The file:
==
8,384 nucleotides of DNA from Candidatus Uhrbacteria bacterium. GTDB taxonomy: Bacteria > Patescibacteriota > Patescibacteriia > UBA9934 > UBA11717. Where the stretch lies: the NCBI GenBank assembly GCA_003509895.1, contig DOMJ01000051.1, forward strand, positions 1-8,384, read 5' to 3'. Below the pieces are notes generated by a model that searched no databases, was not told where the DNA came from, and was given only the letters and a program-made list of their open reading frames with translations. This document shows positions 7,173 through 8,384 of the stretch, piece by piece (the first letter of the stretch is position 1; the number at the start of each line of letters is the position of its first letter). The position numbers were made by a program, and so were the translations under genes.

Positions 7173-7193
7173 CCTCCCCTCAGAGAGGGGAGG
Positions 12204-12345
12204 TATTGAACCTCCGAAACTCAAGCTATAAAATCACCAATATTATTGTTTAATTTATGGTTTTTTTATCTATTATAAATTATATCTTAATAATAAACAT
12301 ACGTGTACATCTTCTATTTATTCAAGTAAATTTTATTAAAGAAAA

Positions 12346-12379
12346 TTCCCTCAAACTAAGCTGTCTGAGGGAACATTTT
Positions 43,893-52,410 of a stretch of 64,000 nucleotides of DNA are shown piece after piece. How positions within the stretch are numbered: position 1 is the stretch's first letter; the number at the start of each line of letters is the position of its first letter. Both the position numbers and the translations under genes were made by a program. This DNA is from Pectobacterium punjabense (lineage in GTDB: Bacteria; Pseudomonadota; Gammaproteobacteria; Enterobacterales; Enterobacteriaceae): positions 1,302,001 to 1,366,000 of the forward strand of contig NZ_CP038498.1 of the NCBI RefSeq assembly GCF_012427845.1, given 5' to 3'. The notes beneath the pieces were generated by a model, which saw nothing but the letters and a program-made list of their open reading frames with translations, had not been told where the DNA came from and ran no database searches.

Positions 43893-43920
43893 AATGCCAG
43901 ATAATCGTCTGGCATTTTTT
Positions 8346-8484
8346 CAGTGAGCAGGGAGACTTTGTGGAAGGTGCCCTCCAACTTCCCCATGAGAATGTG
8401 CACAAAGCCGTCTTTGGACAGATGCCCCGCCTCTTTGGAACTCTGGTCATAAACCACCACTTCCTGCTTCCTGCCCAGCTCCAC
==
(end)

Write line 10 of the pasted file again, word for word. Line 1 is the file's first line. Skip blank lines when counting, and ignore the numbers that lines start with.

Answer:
Positions 43893-43920